When we last updated you on the Anthem/Cigna and Aetna/Humana mergers, we framed the issues and headwinds facing these deals and predicted an intense review process underway with the Department of Justice(DOJ), as well local state insurance departments.
After months of analysis and what we understand were hundreds of interviews with brokers, providers and employers from across the country, on July 21st the DOJ concluded that they were uncomfortable approving both deals and filed respective lawsuits seeking to stop the mergers from proceeding. In this rare move within the same industry of seeking to derail these mergers, both Anthem and Aetna as the respective acquirers, filed suit to vigorously defend the viability of their deals and the benefits to the marketplace. According to the DOJ and in a statement accompanying the announcement of the lawsuits they stated, "these deals would reduce competition, raise prices for consumers and stifle innovation if the large, national insurers fell from five to three."
Let's break this down a bit further.
In the Aetna/Humana deal, the concerns of the DOJ seem more focused on the potential adverse impact on the competitive landscape for consumers/buyers of Medicare Advantage coverage. Prior to the filing of the lawsuits, Aetna and Humana offered to sell off assets of enrollees in certain markets around the country. In addition, Aetna made the argument that the DOJ analysis can't be limited to just the choice of Medicare Advantage products in isolation, but must be combined with the larger pool of buyers of more traditional Medicare Supplement policies as well. Evidently, the DOJ didn't buy that more expansive view of the market and proceeded with the lawsuit. Let's see how convincing an argument Aetna and Humana can make that selling off certain assets will mitigate the anti-competitive concerns of the regulators.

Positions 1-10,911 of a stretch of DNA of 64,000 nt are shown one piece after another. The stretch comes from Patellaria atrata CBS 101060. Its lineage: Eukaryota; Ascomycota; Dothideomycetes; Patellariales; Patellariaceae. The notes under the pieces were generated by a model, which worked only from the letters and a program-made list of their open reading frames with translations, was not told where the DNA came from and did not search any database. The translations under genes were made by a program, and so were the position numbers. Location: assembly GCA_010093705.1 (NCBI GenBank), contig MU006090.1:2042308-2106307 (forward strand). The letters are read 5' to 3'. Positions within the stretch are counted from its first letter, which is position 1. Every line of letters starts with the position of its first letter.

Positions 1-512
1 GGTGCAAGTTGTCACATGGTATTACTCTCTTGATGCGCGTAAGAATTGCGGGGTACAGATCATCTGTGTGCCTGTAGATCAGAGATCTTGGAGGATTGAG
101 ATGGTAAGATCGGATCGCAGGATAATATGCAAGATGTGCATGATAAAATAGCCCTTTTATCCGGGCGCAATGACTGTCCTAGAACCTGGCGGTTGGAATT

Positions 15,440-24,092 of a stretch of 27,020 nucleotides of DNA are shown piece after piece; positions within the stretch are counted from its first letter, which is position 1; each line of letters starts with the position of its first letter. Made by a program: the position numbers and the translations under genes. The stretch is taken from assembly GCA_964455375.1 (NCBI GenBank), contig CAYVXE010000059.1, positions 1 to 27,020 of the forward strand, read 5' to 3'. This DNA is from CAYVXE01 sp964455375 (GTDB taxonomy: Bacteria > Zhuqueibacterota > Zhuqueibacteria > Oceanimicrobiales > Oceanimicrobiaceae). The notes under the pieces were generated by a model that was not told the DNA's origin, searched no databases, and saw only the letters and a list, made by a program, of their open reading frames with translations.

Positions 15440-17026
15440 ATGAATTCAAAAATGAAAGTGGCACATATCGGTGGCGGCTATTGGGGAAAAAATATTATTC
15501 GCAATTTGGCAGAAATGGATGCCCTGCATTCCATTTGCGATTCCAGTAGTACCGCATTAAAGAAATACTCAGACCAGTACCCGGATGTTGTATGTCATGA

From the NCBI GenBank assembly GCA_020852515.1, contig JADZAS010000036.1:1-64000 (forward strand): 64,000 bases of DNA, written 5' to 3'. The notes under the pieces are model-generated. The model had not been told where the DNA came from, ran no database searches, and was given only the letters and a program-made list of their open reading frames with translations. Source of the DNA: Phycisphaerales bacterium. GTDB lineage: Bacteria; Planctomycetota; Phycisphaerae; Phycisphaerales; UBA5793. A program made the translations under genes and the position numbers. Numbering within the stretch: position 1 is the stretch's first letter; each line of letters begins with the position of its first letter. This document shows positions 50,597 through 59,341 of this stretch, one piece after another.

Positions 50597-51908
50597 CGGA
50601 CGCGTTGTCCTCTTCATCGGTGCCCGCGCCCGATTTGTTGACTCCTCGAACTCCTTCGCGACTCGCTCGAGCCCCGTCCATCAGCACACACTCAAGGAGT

The Anthem/Cigna deal probably hits home more for the commercial employer marketplace and many of our clients, as the DOJ seemed concern in the overlapping markets that the outcome on pricing will not be in the best interests of employers and individuals. The burden of proof on Anthem/Cigna will be demonstrating to the courts how this combination will result in lower unit costs and employer premiums. This appears to be the challenge set forth by the DOJ. Can they demonstrate that the combination will stimulate innovation--like Cigna has done as a market leader with their level-funded medical plans? Can they provide new competition in the small employer and individual markets in new states where neither Anthem nor Cigna have been well positioned or even entered into those markets?
The clock is ticking.
Both deals have an emerging risk of obtaining approval before pre-established deadlines expire. These substantial 'break-up" fees can be triggered if the court proceedings and decisions extend past these deadlines. Aetna/Humana's deadline is 12/31/16 and Anthem/Cigna's is 4/30/17. So far, the judges assigned to these cases seem intent on accelerating the process to address these concerns, but time will tell!
How this will end and impact the markets they serve will be something we'll continue to closely monitor. Continue to check with us for the outcome!